Trust your mother intuition

 
 

By Jennifer DuBose

Columnist and blogger

Getting a lot of unsolicited advice about how to parent? Or, is the advice you're getting not sitting quite right with you? You're not alone. Many new and veteran moms alike are frustrated by this conundrum.

My best advice is to never ignore what your own 'gut' says about a situation. We may be celebrating motherhood this month but mother's intuition, that sense of simply 'knowing' what's needed, is often dismissed entirely or written off as excessive worry or paranoia.

You've spent more time with your child than others have, which has primed you to be especially sensitive to his needs or to changes afoot. In other words, this makes you the expert where your child is concerned.

Imagine that! By no means should you completely ignore others' observations, suggestions or wisdom, but you are the one who will live with the consequences of your choices, not your pastor, your mother, your child's coach or even your well-meaning friends who've 'been there and done that.'

While I'm on the subject, can we please retire that tired cliché? The effect can actually be somewhat dismissive. It suggests that the one being 'helped' may not actually know best, or might not eventually discern the best solution for herself and her family.

Do you believe breastfeeding is best but others push formula? Have a hunch you'll be happier if you work at least part-time? Feel in your gut that all concerned would be better off if you stay home and raise your children-even if it means a smaller house and making do with one car-but you're feeling pushed to return to work?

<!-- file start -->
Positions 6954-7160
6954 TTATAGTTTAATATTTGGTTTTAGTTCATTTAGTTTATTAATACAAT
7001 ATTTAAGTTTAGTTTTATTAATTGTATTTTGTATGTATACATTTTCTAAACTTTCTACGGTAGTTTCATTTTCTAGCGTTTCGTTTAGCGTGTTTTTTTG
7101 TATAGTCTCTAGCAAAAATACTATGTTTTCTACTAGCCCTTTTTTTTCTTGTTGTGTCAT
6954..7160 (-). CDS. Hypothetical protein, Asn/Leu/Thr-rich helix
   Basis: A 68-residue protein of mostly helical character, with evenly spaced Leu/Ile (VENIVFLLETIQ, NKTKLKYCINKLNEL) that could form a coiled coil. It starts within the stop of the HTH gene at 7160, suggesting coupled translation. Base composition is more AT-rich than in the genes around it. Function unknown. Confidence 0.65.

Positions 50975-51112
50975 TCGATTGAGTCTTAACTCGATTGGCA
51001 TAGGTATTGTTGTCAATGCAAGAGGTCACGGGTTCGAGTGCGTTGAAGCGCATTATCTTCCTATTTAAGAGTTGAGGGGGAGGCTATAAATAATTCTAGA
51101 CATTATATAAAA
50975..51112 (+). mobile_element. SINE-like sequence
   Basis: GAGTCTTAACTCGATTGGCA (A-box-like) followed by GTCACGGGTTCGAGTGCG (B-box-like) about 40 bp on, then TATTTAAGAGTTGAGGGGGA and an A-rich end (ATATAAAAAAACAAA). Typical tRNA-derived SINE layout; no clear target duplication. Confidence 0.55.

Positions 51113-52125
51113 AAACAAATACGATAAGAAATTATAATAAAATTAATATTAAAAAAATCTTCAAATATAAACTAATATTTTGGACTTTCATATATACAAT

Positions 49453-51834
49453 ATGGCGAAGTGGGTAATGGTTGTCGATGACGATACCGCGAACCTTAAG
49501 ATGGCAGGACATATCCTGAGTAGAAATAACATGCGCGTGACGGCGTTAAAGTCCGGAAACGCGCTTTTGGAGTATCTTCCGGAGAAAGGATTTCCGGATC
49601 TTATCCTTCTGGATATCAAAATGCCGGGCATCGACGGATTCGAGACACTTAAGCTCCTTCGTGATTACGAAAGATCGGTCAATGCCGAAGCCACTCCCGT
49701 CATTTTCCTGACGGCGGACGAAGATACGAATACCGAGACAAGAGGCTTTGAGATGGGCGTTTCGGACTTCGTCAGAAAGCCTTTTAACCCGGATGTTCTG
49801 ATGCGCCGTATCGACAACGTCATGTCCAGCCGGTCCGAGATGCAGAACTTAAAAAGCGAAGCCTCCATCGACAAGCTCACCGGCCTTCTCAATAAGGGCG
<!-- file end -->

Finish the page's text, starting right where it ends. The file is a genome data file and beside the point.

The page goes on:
Bear in mind that sometimes others push because they want affirmation for the choices they made themselves. Heed your own gut feelings and don't allow those other 'voices' to grow so loud that you end up talking yourself out of what you intuitively know to be true and right for you and your family.

Intuition is not based on anxiety or fear. It is a quiet confidence borne of the connection that develops from focused exposure to whatever it is that you wish to know-in this case, your child.

If you've allowed yourself and your child the opportunity to really get to know each other, don't worry, you've got it. So quiet the voices and Internet 'authorities' and well-meaning grandmothers and put down those self-help books. For Pete's sake, just listen to the voices that matter the most, your own and your child's.

The fact is, you've always had the greatest parenting resource at your disposal, your intuition. But you know what they say, right? Use it or lose it.

Jennifer DuBose, M.S., C.A.S., is a licensed marriage and family therapist in private practice in Batavia. Got a concern? If you're a parent and it's on your mind, chances are you are not alone. Send questions to jenniferdubose@msn.com.

 
 



 
 
 
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